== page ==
MANHATTAN — Residents and college faculty in northeast Kansas said Friday they were worried health and safety would be threatened if deadly pathogens escaped from a new federal research lab.
They expressed their concerns during a field hearing held by a National Research Council committee that will be reviewing a risk assessment for the National Bio- and Agro-Defense Facility. The $650 million lab would do research on deadly plant and animal pathogens, including foot-and-mouth disease, and critics said during the two-hour meeting that the risks outweighed the benefits of building it near Kansas State University.
“We don’t want to be guinea pigs,” said Sylvia Beeman of the anti-NBAF group Biosecurity for the Heartland.
The Department of Homeland Security hired a private firm last year to conduct a site-specific risk assessment of the planned lab, which would replace an aging facility at Plum Island, N.Y.
This is the second risk assessment. One finished in 2010 raised questions that led to further review of the lab and the plans for security measures to protect livestock and humans if pathogens are released.
Greg Baecher, a professor of engineering at the University of Maryland serving on the NRC committee, said members expect to receive the final draft of the latest risk assessment in February, review it and release their conclusions this summer.
“This committee is still in the process of deliberation. We’re in the process of information gathering,” Baecher said. “We’re here to listen.”
Torry Dickinson, a university faculty member, said the process of preparing for NBAF hasn’t been open and Kansas State employees have been afraid to speak out about their concerns, among them the effects of an accident and its impact on Manhattan residents living near the campus.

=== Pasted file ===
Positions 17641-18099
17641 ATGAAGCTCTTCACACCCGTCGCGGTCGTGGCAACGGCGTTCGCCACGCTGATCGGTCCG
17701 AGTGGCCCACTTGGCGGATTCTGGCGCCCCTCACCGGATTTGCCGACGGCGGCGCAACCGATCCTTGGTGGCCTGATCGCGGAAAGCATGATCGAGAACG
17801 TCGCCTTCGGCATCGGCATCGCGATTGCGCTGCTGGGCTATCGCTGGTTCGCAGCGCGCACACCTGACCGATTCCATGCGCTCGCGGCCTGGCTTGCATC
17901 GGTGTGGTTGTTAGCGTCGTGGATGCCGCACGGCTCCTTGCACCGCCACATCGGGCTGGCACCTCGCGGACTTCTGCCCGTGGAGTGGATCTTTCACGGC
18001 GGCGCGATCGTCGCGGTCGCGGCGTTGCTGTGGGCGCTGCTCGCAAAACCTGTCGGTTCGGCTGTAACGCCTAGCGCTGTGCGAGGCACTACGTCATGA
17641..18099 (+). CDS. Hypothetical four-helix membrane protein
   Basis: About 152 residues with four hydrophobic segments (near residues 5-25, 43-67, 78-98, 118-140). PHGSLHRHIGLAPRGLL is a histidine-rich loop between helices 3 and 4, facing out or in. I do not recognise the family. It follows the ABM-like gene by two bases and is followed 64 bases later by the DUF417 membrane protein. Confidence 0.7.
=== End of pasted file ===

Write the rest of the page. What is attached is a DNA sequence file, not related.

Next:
“Many faculty here at Kansas State are concerned that the risks are too high,” Dickinson said.
Kansas State faculty working at the Biosecurity Research Institute were asked about safety procedures in place at the facility, which is already beginning to transition research from New York to Kansas.
Stephen Higgs, research director at the BRI, said depending on the pathogen and experience of the researcher, training can take several weeks or several months before access is granted.
Landon Fulmer, policy director for Gov. Sam Brownback, told the four committee members taking comments, that NBAF was a case of where “politics meets science.”
He described the concerns raised by some in Congress about the safety of conducting research on foot-and-mouth disease or other deadly pathogens as “scare tactics” by those who don’t want the lab built in Kansas.
“If we don’t build NBAF, we put ourselves, our country and our livestock industry at much greater risk than if do build NBAF,” Fulmer said.